20:39 KENNEDY: Yeah, that's really awesome. PyCharm just keeps gettin' better and better. Alright, so speaking of getting better, let's go back to Python performance.

20:48 OKKEN: You got like, this bone that you won't let go of, man! No, it's good.

20:53 KENNEDY: So this one actually hits on two themes that I think we've touched a lot on. One is this performance kick that I'm on today, but the other is packaging. We've talked about how it's not super easy to package up Python. So, for example, Go compiles to a single executable binary with zero dependencies. You take that, you give it to somebody, they run it. That's not how it works for complicated apps that have packaged dependencies and stuff in Python. You can't just easily go, "Here, double-click this!" You're like, "Yeah, good luck!" Hold on, first pip install requirements, now what else? Oh, you got the wrong version of Python, hold on. So the whole packaging thing, there are some attempts to deal with it, like CX_Freeze and stuff like that, and it's somewhat working. But here's a interesting thing from Facebook called XAR. So XAR is an executable archive, and basically what it is is you can package up some bunch of code into a single executable file that you can then mount as like, a separate file system that's read only. Like, a CD or something, I guess. So you can mount this and then execute it, but because it came as a whole block, basically it's sort of a native file system that you can read files that are next to your Python files, and you just package up your dependencies and run it.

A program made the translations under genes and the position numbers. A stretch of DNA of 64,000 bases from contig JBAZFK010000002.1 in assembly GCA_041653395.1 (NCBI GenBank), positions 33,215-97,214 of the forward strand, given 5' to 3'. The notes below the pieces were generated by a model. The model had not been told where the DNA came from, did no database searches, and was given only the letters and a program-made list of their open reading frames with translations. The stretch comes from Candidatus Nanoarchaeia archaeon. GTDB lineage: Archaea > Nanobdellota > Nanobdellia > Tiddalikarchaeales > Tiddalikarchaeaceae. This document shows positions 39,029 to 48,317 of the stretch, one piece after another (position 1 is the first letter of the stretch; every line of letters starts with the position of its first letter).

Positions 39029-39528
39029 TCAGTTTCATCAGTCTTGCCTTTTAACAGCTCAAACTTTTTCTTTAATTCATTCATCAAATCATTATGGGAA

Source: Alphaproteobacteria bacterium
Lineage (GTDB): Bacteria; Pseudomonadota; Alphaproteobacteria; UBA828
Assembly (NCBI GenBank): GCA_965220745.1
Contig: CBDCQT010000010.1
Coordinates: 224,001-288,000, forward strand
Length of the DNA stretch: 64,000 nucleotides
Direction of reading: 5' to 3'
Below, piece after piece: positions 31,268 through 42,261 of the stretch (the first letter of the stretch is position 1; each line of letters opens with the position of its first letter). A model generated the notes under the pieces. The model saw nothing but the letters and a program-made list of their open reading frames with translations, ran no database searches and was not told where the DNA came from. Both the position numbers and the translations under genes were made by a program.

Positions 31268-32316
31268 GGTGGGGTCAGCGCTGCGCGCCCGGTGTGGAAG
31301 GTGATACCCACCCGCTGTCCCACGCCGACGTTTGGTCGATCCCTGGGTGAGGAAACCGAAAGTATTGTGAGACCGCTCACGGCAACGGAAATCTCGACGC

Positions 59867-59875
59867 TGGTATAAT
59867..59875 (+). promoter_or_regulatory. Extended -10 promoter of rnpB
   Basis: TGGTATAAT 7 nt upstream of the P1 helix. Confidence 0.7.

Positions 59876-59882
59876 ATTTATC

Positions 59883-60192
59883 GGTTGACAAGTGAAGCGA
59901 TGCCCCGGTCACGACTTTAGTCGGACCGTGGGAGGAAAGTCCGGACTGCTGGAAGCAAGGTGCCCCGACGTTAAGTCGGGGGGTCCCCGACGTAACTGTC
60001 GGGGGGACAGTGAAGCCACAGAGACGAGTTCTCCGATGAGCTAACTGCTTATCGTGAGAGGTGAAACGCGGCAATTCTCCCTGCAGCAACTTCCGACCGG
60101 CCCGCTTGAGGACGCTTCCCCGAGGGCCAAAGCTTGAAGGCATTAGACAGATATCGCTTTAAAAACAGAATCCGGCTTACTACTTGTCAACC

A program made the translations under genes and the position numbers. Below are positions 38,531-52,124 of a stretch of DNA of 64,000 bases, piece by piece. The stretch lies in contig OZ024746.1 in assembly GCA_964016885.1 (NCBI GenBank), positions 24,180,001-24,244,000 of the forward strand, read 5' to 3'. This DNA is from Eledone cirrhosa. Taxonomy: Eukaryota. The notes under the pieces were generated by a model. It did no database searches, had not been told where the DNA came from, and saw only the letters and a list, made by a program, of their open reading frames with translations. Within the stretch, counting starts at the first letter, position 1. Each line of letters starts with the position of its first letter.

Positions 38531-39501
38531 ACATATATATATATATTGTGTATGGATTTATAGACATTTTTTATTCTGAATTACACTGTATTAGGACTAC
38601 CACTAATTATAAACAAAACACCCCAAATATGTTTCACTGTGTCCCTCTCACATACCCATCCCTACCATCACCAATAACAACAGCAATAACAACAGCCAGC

22:14 OKKEN: Interesting.